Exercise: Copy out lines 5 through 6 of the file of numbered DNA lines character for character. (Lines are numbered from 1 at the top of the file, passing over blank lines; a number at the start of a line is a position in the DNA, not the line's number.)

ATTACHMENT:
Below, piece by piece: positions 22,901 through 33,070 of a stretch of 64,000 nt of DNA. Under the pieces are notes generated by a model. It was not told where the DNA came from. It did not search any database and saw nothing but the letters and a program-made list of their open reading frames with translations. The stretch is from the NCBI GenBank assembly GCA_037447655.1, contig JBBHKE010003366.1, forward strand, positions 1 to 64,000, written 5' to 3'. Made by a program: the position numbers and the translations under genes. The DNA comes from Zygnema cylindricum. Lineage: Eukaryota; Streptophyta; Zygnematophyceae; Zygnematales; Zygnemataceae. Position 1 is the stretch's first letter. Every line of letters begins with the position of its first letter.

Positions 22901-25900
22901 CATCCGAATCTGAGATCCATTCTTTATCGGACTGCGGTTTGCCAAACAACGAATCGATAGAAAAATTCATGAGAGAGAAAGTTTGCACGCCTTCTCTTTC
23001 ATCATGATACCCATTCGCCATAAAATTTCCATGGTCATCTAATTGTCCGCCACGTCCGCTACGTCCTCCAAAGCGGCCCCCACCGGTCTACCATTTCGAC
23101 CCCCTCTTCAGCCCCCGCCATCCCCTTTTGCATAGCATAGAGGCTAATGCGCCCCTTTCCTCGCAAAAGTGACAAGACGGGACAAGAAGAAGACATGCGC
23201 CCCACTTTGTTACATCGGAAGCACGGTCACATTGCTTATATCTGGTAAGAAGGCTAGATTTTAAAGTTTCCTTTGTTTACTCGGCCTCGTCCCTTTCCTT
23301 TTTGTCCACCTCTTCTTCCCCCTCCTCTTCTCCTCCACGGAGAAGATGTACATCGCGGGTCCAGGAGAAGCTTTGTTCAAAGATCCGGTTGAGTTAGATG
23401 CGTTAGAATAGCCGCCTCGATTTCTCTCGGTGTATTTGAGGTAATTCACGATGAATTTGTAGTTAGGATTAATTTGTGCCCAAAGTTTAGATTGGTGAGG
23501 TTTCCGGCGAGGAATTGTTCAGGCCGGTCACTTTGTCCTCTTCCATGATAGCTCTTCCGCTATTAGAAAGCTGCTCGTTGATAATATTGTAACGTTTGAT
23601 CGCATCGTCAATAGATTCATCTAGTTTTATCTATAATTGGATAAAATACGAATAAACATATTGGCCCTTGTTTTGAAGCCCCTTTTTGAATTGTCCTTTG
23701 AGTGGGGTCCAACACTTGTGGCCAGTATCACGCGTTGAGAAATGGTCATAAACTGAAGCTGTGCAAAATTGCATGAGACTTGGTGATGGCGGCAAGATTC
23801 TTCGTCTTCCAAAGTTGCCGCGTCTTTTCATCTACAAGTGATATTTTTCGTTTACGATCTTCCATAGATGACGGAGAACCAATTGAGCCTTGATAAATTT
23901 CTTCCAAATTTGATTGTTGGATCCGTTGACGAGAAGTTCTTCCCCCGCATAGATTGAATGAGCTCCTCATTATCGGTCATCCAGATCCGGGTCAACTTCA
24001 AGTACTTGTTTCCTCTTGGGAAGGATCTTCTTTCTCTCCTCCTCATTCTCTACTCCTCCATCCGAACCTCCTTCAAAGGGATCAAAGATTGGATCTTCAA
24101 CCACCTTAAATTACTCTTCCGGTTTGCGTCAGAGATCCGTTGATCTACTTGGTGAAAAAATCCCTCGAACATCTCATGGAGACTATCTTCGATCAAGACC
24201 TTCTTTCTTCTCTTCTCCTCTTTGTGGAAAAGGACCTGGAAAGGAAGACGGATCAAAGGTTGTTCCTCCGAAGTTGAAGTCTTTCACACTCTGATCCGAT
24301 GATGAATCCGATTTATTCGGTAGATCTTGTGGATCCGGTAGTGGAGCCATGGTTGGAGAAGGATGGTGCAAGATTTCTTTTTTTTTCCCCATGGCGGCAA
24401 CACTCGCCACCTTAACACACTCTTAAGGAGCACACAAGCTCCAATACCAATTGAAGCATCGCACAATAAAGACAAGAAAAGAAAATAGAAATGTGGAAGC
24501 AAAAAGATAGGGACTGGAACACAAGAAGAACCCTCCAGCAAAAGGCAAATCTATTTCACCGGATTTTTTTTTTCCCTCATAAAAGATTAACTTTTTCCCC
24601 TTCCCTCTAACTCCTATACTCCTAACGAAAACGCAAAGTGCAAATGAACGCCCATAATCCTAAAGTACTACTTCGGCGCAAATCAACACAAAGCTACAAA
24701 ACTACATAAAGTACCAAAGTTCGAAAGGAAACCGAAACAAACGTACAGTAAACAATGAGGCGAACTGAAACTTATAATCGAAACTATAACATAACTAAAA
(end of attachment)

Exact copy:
23101 CCCCTCTTCAGCCCCCGCCATCCCCTTTTGCATAGCATAGAGGCTAATGCGCCCCTTTCCTCGCAAAAGTGACAAGACGGGACAAGAAGAAGACATGCGC
23201 CCCACTTTGTTACATCGGAAGCACGGTCACATTGCTTATATCTGGTAAGAAGGCTAGATTTTAAAGTTTCCTTTGTTTACTCGGCCTCGTCCCTTTCCTT